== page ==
British Prime Minister Boris Johnson has announced that the United Kingdom will consider revisions in its immigration rules, giving more Hong Kong residents a path to residency and citizenship, amid China’s plan to impose a new national security law in the city.
“If China imposes its national security law, the British government will change our immigration rules,” Johnson wrote in an opinion piece published in the South China Morning Post on Wednesday.
Johnson’s column in the paper was published as Hong Kong continues to clamp down on dissent and pro-democracy activities, including the prohibition, for the first time, of the annual June 4 vigil honouring victims of the Tiananmen Square massacre in 1989. A controversial bill that will criminalize “disrespect” of China’s national anthem is also due for a second reading in the territory’s legislature on Wednesday.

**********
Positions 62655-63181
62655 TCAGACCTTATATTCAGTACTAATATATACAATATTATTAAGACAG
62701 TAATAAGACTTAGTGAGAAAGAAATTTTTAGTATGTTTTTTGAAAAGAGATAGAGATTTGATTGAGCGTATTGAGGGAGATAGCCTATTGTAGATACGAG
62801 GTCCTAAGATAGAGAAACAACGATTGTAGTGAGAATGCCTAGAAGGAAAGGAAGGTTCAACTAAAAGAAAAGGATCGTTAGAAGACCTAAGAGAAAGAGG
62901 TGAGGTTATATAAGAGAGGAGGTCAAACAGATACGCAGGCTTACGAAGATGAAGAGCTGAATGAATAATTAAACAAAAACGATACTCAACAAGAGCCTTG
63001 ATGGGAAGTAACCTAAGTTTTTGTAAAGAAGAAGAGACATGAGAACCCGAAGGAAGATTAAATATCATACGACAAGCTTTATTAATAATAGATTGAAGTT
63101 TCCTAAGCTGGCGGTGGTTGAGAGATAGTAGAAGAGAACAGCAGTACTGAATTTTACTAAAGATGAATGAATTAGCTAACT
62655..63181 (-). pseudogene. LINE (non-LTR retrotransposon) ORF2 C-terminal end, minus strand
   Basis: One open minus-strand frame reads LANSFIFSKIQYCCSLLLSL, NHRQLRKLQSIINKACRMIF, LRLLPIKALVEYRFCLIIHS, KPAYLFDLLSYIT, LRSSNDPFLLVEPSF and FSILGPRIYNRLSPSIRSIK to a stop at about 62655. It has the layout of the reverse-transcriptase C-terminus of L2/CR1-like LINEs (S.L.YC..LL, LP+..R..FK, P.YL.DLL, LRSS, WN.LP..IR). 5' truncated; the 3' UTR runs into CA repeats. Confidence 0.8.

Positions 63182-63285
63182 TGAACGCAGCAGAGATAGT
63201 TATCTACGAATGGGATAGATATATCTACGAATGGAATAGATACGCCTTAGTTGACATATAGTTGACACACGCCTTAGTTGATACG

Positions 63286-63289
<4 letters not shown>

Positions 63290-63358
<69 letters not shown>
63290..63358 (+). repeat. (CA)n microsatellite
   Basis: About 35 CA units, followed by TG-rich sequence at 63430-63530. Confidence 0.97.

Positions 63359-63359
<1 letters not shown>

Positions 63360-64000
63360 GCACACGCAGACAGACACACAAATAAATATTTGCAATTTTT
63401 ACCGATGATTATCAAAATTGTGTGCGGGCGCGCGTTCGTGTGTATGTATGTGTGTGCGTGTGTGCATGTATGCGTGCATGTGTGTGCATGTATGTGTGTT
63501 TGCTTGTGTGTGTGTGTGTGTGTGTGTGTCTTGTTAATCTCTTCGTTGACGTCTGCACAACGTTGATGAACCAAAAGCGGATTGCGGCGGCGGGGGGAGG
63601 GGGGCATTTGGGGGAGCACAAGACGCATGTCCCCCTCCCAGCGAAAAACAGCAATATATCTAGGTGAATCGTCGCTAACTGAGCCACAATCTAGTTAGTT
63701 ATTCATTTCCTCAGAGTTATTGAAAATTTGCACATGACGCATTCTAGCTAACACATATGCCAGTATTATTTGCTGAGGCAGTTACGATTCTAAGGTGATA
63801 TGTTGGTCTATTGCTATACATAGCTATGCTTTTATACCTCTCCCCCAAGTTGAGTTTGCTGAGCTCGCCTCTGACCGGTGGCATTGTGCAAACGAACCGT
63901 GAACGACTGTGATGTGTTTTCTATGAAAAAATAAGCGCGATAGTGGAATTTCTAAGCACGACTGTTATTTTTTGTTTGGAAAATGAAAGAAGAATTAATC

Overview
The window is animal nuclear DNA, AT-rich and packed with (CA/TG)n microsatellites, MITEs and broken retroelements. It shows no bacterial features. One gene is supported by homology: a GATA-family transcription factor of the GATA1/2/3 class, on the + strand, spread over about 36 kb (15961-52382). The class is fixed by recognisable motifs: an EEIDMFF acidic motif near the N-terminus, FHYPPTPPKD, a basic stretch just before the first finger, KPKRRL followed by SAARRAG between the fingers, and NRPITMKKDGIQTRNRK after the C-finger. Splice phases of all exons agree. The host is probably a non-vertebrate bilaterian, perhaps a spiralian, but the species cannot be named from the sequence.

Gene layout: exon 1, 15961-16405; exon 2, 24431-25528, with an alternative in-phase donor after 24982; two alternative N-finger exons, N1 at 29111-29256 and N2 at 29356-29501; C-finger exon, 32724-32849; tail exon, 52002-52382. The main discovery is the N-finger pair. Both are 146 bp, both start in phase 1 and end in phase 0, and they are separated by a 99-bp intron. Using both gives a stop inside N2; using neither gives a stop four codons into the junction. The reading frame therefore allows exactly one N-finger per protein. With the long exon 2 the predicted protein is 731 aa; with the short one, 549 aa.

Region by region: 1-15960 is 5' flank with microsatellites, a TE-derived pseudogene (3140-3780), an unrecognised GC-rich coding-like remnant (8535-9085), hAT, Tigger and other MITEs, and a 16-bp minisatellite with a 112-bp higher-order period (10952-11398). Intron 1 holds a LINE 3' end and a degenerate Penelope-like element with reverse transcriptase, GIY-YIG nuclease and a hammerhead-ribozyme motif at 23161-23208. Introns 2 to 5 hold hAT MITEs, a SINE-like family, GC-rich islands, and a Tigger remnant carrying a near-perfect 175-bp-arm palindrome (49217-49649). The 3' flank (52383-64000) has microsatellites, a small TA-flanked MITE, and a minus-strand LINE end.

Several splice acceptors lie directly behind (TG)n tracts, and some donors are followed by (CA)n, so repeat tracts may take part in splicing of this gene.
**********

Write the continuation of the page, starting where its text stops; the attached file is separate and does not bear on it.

Since Hong Kong reverted to Chinese rule in 1997, Johnson said that “the key has been the precious concept of ‘one country, two systems’, enshrined in city’s Basic Law and the Joint Declaration signed by Britain and China”.
He said imposing the national security law “would be in direct conflict with (China’s) obligations under the Joint Declaration, a legally binding treaty registered with the United Nations.”
Johnson warned that what Beijing was proposing in Hong Kong “would curtail its freedoms and dramatically erode its autonomy”.
In response, Johnson said that “if necessary”, the British government would take steps to welcome more Hong Kong residents to the UK.
“This would amount to one of the biggest changes in our visa system in British history,” he wrote.